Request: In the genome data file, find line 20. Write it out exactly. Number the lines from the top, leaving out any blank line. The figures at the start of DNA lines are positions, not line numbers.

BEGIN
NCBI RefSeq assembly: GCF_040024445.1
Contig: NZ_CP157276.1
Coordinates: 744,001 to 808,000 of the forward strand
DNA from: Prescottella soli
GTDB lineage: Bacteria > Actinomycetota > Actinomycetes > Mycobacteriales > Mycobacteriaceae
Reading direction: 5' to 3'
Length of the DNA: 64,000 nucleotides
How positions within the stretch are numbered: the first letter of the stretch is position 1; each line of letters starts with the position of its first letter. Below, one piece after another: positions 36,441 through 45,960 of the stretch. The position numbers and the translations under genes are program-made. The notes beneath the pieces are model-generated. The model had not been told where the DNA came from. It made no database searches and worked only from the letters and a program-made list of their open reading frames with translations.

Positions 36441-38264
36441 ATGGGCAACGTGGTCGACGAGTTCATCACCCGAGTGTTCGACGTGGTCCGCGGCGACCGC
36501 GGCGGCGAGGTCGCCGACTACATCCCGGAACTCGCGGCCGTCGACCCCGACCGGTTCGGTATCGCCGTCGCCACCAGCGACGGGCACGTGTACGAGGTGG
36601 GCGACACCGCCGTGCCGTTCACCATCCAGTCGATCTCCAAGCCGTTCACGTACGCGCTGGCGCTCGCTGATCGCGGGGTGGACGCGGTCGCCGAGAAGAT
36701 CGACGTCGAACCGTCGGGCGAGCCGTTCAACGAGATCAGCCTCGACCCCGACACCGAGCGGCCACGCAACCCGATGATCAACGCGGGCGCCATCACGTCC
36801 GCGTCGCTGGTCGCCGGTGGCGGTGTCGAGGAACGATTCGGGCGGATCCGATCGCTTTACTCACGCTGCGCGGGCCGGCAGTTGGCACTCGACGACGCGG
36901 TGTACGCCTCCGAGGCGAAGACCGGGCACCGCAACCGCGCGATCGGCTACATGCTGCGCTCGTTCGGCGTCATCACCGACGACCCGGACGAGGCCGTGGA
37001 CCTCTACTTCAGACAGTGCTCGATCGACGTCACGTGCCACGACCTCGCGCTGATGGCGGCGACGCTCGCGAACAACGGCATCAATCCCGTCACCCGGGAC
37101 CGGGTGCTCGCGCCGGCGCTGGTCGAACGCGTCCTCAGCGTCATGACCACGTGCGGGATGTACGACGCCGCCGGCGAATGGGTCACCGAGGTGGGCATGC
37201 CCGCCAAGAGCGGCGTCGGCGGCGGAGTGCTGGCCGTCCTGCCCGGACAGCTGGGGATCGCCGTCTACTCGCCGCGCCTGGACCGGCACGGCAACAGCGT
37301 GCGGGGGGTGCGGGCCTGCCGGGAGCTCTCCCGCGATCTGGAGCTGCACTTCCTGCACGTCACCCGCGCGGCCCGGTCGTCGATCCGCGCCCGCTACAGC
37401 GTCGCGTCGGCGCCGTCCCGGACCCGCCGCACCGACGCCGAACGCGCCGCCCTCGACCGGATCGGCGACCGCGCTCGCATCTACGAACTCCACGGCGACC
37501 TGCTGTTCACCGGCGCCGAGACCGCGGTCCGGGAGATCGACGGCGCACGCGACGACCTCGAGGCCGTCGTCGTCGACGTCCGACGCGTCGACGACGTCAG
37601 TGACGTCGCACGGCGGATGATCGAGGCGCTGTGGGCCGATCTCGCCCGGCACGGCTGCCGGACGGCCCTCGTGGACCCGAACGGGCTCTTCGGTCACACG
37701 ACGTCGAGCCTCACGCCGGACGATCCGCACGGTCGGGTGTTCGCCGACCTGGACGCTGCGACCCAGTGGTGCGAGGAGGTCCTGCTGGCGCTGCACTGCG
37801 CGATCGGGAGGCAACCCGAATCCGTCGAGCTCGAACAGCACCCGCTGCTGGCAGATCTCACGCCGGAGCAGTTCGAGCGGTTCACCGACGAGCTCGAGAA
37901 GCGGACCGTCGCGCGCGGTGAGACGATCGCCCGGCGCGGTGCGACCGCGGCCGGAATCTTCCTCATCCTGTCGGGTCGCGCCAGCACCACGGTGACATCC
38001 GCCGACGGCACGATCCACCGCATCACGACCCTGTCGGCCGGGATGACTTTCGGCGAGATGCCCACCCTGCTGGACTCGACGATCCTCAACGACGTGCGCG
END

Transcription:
37401 GTCGCGTCGGCGCCGTCCCGGACCCGCCGCACCGACGCCGAACGCGCCGCCCTCGACCGGATCGGCGACCGCGCTCGCATCTACGAACTCCACGGCGACC